In 'Johnny One-Eye,' reading to experience history

Email|Print|Single Page| Text size + By William Martin
March 23, 2008

Johnny One-Eye
By Jerome Charyn
Norton, 480 pp., $25.95

Gore Vidal once said that any reader who gets his history from historical fiction gets the history he deserves. But smart readers don't read historical fiction for history. They read it for the experience of history. They read it to live the past through the struggles of characters who are thrust - often against their will - onto the stage of history, characters like the eponymous hero of Jerome Charyn's new novel, "Johnny One-Eye."

Charyn sets out to tell the story of the American Revolution through Johnny's eyes, or eye, with a cast that includes most of the historical giants and scalawags who visited New York during seven years of war. And for the most part, he succeeds. If the book feels a bit too long, if it strains after too many plot twists to keep Johnny One-Eye center stage, well, Charyn can be forgiven, because it was a big war, and it takes a writer with big ambition to tackle it.

The story opens in late spring 1776. George Washington and his flea-bitten Continentals have arrived in New York after driving the British from Boston. Soon will come the fight for the island at the mouth of the Hudson River. So the Americans have begun fortifying it. The Loyalists have retreated to their ships. The secret agents are sneaking about. And the prostitutes are plying their trade.

John Stocking is the son of one of the prostitutes. He has grown up on the infamous Holy Ground, "a street of brothels so named because of its proximity to St. Paul's chapel; hence, its whores were known as nuns." He appears to be the sort of callow young man who studies a bit at King's College, spends a bit more time speculating on the identity of his father, and spends a lot more perusing the satin shoes in a prostitute's closet. So, callow and a bit kinky, too.

But is he also one of those secret agents? And on whose side? He lost his eye in Benedict Arnold's attack on Quebec, so he's demonstrated his American loyalties. But he's in big trouble because he's been caught trying to poison George Washington's soup.

This brings Johnny eye-to-eyes with the general himself and begins Charyn's parade of historical figures - Washington, Hamilton, the Howe brothers, Benedict Arnold, Elizabeth Loring, John Andre - all of whom Johnny gets to know, sometimes quite intimately. And to Charyn's credit, all of them emerge as fully dimensional fictional characters.

Of course, fictional is the operative term here, especially with Washington.

In an afterword, Charyn calls Washington "an alarmingly moral man." He doesn't clarify what's so alarming, but in his book, he attempts to make Washington less the plaster saint and more the flesh-and-blood human being. He's not the first to try, but he comes up with some "humanizing" that you won't find in any history book.

Start with a small thing: History tells us Washington never wore a wig. But here, Washington's wig is often askew, as if to indicate his state of mind. History suggests that he was sterile. But here he may have fathered a child or two.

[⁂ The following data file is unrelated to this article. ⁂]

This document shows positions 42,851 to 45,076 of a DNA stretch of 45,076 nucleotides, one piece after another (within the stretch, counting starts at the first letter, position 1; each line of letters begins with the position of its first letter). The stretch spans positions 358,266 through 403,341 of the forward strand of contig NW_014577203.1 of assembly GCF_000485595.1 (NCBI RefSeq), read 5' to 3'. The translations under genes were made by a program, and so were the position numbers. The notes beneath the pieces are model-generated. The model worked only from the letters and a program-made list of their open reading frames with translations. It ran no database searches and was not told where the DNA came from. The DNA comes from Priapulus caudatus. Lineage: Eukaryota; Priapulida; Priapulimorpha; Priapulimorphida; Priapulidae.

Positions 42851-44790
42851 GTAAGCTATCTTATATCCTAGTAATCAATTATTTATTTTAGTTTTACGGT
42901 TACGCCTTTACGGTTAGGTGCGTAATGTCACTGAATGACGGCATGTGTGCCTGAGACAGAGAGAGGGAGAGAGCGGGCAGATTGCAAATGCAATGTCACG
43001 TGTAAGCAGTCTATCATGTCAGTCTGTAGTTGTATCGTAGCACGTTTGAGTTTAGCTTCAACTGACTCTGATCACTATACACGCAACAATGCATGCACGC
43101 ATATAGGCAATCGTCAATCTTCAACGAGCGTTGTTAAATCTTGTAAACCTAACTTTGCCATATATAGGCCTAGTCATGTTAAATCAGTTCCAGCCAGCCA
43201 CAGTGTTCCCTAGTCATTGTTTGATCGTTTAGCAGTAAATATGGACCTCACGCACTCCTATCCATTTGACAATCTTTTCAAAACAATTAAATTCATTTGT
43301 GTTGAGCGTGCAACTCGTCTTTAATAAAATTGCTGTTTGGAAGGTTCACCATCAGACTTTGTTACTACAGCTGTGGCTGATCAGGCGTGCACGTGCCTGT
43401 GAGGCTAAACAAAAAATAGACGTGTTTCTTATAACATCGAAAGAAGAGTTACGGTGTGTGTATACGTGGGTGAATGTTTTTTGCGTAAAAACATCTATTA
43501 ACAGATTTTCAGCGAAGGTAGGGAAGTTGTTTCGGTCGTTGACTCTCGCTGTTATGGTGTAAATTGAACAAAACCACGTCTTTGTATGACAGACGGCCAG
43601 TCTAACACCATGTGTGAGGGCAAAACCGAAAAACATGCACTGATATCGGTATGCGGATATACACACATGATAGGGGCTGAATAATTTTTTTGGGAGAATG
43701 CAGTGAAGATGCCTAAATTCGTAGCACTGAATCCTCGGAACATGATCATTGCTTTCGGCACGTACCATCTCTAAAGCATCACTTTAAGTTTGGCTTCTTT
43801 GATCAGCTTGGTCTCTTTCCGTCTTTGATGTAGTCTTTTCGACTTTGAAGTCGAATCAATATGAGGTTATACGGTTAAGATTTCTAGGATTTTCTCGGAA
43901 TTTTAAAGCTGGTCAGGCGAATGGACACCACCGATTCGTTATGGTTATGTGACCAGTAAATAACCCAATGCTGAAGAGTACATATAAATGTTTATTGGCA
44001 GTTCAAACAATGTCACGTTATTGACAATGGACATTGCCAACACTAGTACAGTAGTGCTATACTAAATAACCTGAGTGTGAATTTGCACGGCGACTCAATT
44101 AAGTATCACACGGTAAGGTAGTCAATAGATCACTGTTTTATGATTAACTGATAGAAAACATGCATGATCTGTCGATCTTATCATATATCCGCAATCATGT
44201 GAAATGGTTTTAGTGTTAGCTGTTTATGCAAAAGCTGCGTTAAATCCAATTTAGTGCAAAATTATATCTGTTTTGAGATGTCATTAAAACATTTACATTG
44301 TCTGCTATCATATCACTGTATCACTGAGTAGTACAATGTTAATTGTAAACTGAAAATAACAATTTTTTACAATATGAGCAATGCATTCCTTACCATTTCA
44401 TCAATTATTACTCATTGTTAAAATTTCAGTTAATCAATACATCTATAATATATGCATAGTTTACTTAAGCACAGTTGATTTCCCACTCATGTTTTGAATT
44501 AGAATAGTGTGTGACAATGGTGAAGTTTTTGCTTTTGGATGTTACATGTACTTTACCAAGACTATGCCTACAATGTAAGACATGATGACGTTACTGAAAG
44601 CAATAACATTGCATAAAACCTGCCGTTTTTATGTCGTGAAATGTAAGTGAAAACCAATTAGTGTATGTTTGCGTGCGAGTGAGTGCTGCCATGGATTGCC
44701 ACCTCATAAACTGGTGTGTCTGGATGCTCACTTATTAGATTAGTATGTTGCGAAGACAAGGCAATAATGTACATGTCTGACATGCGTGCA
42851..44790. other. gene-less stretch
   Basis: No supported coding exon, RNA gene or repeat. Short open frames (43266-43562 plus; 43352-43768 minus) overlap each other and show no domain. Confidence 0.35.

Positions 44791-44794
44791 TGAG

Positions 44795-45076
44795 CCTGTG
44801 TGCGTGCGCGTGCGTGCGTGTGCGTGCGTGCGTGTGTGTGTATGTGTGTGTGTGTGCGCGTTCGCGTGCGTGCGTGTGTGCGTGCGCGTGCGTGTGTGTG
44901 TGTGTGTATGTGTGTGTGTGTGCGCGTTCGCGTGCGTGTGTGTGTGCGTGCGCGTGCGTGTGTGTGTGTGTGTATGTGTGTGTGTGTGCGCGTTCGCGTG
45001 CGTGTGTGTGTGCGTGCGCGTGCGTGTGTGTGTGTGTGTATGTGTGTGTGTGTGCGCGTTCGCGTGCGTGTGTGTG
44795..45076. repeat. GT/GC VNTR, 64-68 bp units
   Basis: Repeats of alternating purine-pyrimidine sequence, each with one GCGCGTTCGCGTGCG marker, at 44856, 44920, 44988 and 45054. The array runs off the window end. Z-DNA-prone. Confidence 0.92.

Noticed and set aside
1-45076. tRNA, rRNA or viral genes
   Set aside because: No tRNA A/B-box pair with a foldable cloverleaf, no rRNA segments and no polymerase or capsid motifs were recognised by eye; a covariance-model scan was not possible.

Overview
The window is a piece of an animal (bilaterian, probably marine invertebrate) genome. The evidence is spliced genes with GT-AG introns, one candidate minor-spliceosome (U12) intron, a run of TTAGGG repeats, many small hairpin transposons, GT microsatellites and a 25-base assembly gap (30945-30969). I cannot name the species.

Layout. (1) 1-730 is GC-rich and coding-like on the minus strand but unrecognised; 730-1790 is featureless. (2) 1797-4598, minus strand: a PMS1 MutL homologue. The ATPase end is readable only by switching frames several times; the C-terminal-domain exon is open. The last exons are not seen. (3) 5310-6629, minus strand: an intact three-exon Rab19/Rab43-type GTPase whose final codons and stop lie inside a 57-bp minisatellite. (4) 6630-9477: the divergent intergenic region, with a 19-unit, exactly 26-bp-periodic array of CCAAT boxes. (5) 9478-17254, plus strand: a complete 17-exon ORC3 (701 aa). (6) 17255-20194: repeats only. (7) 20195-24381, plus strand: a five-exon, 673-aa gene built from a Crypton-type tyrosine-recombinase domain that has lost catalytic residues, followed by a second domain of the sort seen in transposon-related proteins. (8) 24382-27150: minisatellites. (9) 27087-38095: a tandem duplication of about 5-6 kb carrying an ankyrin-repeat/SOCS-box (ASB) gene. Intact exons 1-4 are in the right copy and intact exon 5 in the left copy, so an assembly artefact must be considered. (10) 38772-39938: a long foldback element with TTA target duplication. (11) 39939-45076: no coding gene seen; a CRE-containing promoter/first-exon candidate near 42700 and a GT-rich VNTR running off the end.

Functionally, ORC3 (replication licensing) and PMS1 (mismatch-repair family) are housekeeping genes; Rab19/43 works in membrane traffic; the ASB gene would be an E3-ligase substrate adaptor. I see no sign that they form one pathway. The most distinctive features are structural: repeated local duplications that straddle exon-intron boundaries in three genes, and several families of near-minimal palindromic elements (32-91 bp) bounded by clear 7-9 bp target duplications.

Of course, Johnny One-Eye tells this tale, so we can blame a lot of the inaccuracies (like the wig) and speculations (like Washington's sexual productivity) on that age-old staple of fiction, the unreliable narrator. But Washington never would have endangered his reputation or the Revolution by sneaking back to New York after his victory at Princeton to visit his love and play a game of blackjack with British General Howe - in a Holy Ground whorehouse, no less.

If you think that Charyn owes historical figures their truth, even in fiction, you might want to stay away. If you believe that he owes less to history than to the fiction he fashions from it, read on.

Johnny's quests - for a father figure, for love, for simple survival - give the book a good dramatic heart. His narration - textured, detailed, ironic (though hardly as "comic" as the flap copy suggests) - keeps you in the 18th century, inhaling the perfumes of the whorehouse and the stench of the prison ships, too. By the end, his obsession with the owner of those satin shoes, a beautiful mulatto prostitute (and American spy), becomes as frustrating for the reader as it is for Johnny. But the book, and Johnny, gain gravity as the Americans struggle, crawl, and endure their way toward victory.

Johnny One-Eye isn't history. It isn't supposed to be. It's the story of a fictional character living history, and it's the fictional story of the "one great incaution in the life of a very cautious man." That man would be Washington.

Jerome Charyn balances himself deftly between the facts of an era and the dramatic needs of a story. His task requires a delicate sense of just how far to push his historical figures to fit the fictional mold. And while he pushes too hard in a few places, he has subtitled his book "A Tale of the American Revolution." Take it as fair warning and heed Gore Vidal. What you are about to read may or may not be true, but it's all in the service of a larger truth, and in this case, it's certainly worth experiencing.

William Martin is the author of "Citizen Washington" (1999) and, most recently, "The Lost Constitution" (2007).

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